In a judgement of two halves Tottenham Hotspur won their court case against HMRC after a tax tribunal ruled that tax and NI was not due on the compensation paid to two former players upon the termination of their contracts.
The case ( UKFTT 0389) tackled termination payments paid to former England striker Peter Crouch and Wilson Palacios. On transfer deadline day, August 2011, the pair were deemed surplus to requirements by Tottenham as the club sought to reduce its wage bill.
The tribunal heard that Matthew Collecott, group operations and finance director of Tottenham, sent a text message to Melvyn Gandz, Crouch’s accountant, stating that the forward would not form part of the 25-player squad eligible to play in Premier League matches.
As not playing for the remaining two years of his contract would have had an adverse effect on Crouch’s career, he reluctantly agreed to a transfer to Stoke City. After negotiations involving Gandz and Crouch’s father Bruce, Tottenham agreed to compensate the player for ending his contract early.
Midfielder Palacios, who had a further three years left to run on his contract, also joined Stoke on transfer deadline day, and was given a contract termination payment of £1.5m, the judge heard.
Relatively mundane technical point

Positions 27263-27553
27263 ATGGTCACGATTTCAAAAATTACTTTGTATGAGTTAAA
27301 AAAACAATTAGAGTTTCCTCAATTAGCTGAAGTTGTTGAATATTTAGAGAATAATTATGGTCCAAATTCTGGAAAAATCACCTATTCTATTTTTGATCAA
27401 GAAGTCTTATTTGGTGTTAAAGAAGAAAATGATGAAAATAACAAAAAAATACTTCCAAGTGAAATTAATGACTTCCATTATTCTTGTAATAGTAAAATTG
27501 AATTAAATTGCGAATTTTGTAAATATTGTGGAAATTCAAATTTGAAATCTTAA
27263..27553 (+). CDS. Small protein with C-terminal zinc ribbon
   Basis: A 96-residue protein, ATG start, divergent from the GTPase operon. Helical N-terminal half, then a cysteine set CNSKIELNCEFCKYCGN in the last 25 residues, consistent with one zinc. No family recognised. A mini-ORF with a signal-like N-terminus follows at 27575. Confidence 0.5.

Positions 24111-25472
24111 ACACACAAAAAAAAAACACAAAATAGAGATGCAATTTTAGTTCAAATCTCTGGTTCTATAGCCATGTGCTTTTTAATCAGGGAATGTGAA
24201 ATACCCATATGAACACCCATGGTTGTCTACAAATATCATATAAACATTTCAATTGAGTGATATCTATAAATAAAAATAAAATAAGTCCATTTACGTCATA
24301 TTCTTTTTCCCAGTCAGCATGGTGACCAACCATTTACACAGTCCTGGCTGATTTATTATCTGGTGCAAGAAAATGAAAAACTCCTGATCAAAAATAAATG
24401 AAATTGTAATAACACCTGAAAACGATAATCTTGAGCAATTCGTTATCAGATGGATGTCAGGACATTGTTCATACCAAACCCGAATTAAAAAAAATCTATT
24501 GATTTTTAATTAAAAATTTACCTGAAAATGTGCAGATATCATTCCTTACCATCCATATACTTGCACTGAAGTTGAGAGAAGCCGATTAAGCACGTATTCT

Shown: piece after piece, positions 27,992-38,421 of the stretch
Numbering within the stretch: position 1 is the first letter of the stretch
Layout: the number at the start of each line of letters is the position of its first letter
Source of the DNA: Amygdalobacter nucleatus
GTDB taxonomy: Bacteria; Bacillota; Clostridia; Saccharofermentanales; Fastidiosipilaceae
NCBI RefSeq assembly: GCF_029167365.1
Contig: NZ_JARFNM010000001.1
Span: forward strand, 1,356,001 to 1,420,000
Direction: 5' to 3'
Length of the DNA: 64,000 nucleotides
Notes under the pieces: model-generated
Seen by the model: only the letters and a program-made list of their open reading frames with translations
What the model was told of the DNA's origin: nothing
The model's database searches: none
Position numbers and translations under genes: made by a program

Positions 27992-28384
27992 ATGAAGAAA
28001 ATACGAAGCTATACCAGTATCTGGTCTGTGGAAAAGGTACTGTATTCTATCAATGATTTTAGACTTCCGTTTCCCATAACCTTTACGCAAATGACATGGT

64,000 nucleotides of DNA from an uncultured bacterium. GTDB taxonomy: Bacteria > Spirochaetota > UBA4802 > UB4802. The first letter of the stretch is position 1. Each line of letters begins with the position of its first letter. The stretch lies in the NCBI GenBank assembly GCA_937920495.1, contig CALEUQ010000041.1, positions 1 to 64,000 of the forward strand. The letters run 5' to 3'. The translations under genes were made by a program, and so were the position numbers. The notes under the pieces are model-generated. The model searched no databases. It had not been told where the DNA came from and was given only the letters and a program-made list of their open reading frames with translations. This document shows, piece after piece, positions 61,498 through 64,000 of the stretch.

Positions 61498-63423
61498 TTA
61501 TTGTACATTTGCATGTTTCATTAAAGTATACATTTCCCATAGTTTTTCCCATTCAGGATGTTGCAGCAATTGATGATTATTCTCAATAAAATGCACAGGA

HMRC argued that the payments should be classed as earnings and therefore subject to income tax and NI, but Tottenham claimed the money was compensation for ending the contracts by mutual consent.
At the heart of the case was a relatively mundane technical point – because the payments were in effect for the footballers not doing their jobs, rather than for doing them, Tottenham argued that they were not from employment.
The FTT agreed with Tottenham’s case, concluding that the payments did not derive “from” the players’ employments, and allowed their appeal.
Arrangements where footballers are paid to leave their club are relatively uncommon – they often receive a signing-on fee but not a ‘signing-off’ fee, and AccountingWEB is not aware of any other ongoing cases of this nature.
HMRC has not commented on whether it will appeal the decision, and while it is somewhat unusual for them not to appeal when they have lost, as the point on which the case was won is relatively straightforward the Revenue may decide to call full-time on it.
In terms of the case’s applicability to other arrangements, although the principle doesn’t just apply to footballers (it applies to everybody who is paid to leave employment), the particular clause that caused the Revenue to argue the point here – a clause that said that the contract had to be terminated by mutual agreement – is most commonly found among footballers’ contracts. It is not a clause typically seen in employment contracts.
As the case mainly has application to footballers being paid by their clubs to depart this reduces the scope for it having a broad application, which means that HMRC are unlikely to be caught out by this particular offside trap on a regular basis.
About Tom Herbert
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